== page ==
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Maxwell's equations form

  1. Jul 30, 2008 #1
    Easy question for those who know, I expect. It would help me understand though.

    Generally, wherever I look for information the equation

    curl E = - dB/dt

    is given, but in some areas I see the equation

    curl E(r,t) = j*omega*u0*H(r,t)

    where j is the imaginary unit, omega is angular freq., u0 is permeability of free space.

    B=u0*H so that's ok, but does this imply that dB/dt = -j*omega*B ?

    Also, curl H(r,t) = -j*omega*e0*e*E(r,t) is given where e0 is permittivity of free space, e is a dielectric tensor. I assume this can be explained in the same way.

    I'm missing a chunk of understanding as you probably notice ;)
     
  2. jcsd
  3. Jul 30, 2008 #2

    Andy Resnick

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    Usually, when trying to write down solutions to Mawell's equations, people assume two things about the field:

    1) The spatial part and the temporal part can be separated: E(r,t) = R(r)T(t).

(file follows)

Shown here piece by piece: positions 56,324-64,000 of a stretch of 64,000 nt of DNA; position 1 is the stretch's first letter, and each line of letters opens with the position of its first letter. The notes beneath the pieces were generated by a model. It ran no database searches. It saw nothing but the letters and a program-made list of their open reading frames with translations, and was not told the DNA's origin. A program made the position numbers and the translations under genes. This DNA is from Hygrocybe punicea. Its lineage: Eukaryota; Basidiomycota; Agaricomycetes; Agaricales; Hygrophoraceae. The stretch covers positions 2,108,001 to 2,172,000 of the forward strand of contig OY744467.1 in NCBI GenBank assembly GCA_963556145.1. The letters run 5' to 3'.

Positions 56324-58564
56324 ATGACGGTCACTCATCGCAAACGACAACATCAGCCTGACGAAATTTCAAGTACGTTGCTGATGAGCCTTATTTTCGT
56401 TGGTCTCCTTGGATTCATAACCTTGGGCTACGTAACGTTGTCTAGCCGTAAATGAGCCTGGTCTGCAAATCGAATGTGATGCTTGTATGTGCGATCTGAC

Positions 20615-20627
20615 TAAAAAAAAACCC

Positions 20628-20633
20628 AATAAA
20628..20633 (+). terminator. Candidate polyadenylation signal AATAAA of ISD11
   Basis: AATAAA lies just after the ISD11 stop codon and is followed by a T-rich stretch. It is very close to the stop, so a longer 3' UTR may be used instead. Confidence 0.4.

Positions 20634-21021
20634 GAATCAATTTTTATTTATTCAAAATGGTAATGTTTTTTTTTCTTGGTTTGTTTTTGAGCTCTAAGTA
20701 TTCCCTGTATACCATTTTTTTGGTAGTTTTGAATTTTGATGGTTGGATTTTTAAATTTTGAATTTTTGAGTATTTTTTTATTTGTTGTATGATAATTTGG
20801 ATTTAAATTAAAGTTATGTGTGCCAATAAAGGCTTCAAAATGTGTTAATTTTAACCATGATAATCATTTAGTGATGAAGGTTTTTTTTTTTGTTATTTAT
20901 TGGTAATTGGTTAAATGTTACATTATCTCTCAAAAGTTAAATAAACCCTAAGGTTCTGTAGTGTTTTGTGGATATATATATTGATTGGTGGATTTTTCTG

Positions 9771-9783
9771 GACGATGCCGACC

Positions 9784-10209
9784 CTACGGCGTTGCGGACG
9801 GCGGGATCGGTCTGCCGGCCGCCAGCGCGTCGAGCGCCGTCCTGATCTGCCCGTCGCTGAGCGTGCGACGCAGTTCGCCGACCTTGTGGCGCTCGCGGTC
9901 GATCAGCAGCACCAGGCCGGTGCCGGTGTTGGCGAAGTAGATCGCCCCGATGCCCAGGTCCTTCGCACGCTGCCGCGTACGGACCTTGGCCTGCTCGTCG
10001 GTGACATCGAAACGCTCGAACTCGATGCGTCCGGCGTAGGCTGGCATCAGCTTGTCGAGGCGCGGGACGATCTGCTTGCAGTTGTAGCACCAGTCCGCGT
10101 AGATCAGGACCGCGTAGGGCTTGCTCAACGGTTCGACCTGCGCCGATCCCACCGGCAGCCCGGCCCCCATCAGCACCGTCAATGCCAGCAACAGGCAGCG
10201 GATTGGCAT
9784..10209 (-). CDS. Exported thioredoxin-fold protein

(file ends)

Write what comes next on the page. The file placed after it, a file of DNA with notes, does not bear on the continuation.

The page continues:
2) The temporal part can be written as T(t) = Ae[itex]^{i \omega t}[/itex].

    The first assumption is fairly basic to solving differential equations, and separable functions are a very important class of solutions- I can't give a consise reason why, but for now, it makes it possible to analytically solve the equations.

    The second assumption just means that the temperal part oscillates like a sine wave. It's written that way to be more general (and actually, the full expression is T(t) = Ae[itex]^{i \omega t}[/itex] + BAe[itex]^{-i \omega t}[/itex] ). There's good reasons for this assumption as well, which I don't need to get into now.

    Anyhow, hopefully you can see where the j[itex]\omega[/itex] comes from now- electrical engineers use 'j' instead of 'i' becasue 'i' is current density.

    The other part is the conversion of E to D, and B to H. But you seem to have a handle on that part.
     
  4. Jul 30, 2008 #3
    Ah, yes I see now.

    Thanks very much!
     
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